Picked-up pieces from 4th quarter review

Picked-up pieces from fourth-quarter review of the New England Patriots' 30-27 win over the New Orleans Saints:

1. Right defensive end Chandler Jones had a strong game which was capped off by his clutch sweeping tackle of Saints quarterback Drew Brees to give the Patriots the ball back for one final drive (he credited Rob Ninkovich with tipping him off that there could be a bootleg coming to his side). On his sack of Brees with 13:02 remaining in regulation, he executed a nice swim move on left tackle Charles Brown to bring Brees down from the blindside. The play had a coverage element to as well, with Brees looking to tight end Jimmy Graham (checked by Devin McCourty with linebacker Jerod Mayo dropping into his area) before tucking it to absorb the blow.

2. Didn't realize that Brees was attempting to call a timeout before his interception with 12:20 remaining in the quarter, as the playclock nearly expired, and that seemed to contribute to the general disconnect of the overall play. It looked like officials could have called a delay of game on the play, so in that sense, the Patriots perhaps caught a little bit of a break. Similar to the third-down red zone stop in the third quarter, the Patriots rushed just three, and Brees was uncomfortable in the pocket, forced to reset his feet at times. Again, this was an example of how bringing extra rushers (which the Saints did with success) isn't the only way to win.

3. Along those same lines, Brees' 16-yard run came on one of the few Patriots blitzes in the game. Linebacker Dont'a Hightower came on what looked like a delayed blitz, rushing up the middle, but the area he initially vacated was where Brees ultimately scrambled to and there was a lot of real estate for him. Right end Chandler Jones was blocked by two Saints, contributing to the edge not being set.

4. We were somewhat critical immediately after the game on three straight runs for the Patriots from the Saints' 9-yard line on the drive after Brees interception. Looking back on it, it was really only the third-down run that seemed questionable, but now having the benefit of time to review the game has somewhat changed the perspective on that too. Going back to the Patriots' first red zone possession, the Saints had success dropping eight into coverage (Brady sack, 10:31 remaining in first quarter), so the natural counter is to run in those situations. That seemed to be the thinking in the fourth quarter, either from coordinator Josh McDaniels or quarterback Tom Brady checking to the run, but the execution just wasn't there.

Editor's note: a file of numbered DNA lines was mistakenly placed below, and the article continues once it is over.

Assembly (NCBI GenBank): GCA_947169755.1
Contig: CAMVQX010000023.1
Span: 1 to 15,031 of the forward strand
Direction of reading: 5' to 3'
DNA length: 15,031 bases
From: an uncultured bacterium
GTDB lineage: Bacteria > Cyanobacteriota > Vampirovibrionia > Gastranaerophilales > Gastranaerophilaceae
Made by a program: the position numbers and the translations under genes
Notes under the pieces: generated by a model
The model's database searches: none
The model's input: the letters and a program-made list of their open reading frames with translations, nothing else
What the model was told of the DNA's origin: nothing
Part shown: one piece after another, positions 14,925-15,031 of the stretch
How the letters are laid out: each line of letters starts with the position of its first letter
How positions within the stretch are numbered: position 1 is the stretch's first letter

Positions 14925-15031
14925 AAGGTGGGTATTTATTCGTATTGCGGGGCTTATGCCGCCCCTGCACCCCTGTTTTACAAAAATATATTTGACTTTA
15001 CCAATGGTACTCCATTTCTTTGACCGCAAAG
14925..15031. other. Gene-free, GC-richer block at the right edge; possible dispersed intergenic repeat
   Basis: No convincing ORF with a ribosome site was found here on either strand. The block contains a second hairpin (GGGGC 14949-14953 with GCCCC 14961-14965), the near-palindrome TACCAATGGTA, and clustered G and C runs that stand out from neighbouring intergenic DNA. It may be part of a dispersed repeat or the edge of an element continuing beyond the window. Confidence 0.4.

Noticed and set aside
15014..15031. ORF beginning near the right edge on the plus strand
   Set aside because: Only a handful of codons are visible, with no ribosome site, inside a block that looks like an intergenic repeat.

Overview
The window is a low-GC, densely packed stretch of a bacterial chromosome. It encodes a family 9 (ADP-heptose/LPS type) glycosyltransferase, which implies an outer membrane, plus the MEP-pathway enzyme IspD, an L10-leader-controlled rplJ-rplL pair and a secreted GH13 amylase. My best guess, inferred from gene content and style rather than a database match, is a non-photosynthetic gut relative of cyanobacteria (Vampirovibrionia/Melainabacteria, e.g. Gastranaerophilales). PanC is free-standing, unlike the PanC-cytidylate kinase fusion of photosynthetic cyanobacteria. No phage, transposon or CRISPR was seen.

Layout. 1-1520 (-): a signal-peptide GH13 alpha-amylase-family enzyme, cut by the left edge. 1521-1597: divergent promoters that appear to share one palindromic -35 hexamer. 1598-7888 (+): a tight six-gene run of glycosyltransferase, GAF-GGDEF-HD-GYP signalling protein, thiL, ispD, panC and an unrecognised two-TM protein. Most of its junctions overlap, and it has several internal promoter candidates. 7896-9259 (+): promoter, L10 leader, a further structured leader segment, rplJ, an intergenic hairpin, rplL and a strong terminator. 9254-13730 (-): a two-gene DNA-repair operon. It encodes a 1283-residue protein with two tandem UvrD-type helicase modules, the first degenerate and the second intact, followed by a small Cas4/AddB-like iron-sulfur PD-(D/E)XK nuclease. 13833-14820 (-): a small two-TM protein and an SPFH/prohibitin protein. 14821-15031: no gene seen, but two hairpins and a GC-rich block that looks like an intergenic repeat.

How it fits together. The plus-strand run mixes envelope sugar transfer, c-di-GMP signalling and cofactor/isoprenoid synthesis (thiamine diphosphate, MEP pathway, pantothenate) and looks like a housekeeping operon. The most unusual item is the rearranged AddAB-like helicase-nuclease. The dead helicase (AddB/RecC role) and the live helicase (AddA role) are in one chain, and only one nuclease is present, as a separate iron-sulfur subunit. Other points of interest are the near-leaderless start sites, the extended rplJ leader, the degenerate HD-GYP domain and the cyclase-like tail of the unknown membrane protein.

5. One of the key defensive plays of the game was cornerback Alfonzo Dennard coming up with a pass-defensed on third-and-7 from the Patriots 21, after the offense had turned the ball over on downs. It was tight man coverage against the bigger Marques Colston down the left sideline, with Dennard playing his technique perfectly and reaching up just as the ball arrived. As Bill Belichick had pointed out in his weekly interview on WEEI, Dennard had been in coverage on the Saints' go-ahead touchdown on the previous drive (it was difficult to tell if safety Steve Gregory was partly responsible) and needed to have a short memory. If he doesn't make that play, forcing the Saints to kick a field goal, the Patriots probably aren't in position to win the game.

6. On Brady's interception on the Patriots' next drive, on a long pass to Julian Edelman, the play was doomed from the start. Bad decision, bad throw. Brady told Peter King of TheMMQB.com: “I saw Julian running through the safety and made a bad read. My worst play of the night.”

7. With linebacker Mayo out with a right shoulder injury, four-year veteran Dane Fletcher and rookie Jamie Collins were thrust into the lineup at linebacker as part of the team's short-yardage package, along with Hightower and Brandon Spikes. If Mayo is going to miss some time, Fletcher and Collins will likely be asked to do more.

8. As for the final drive, it was recapped here. Magical stuff.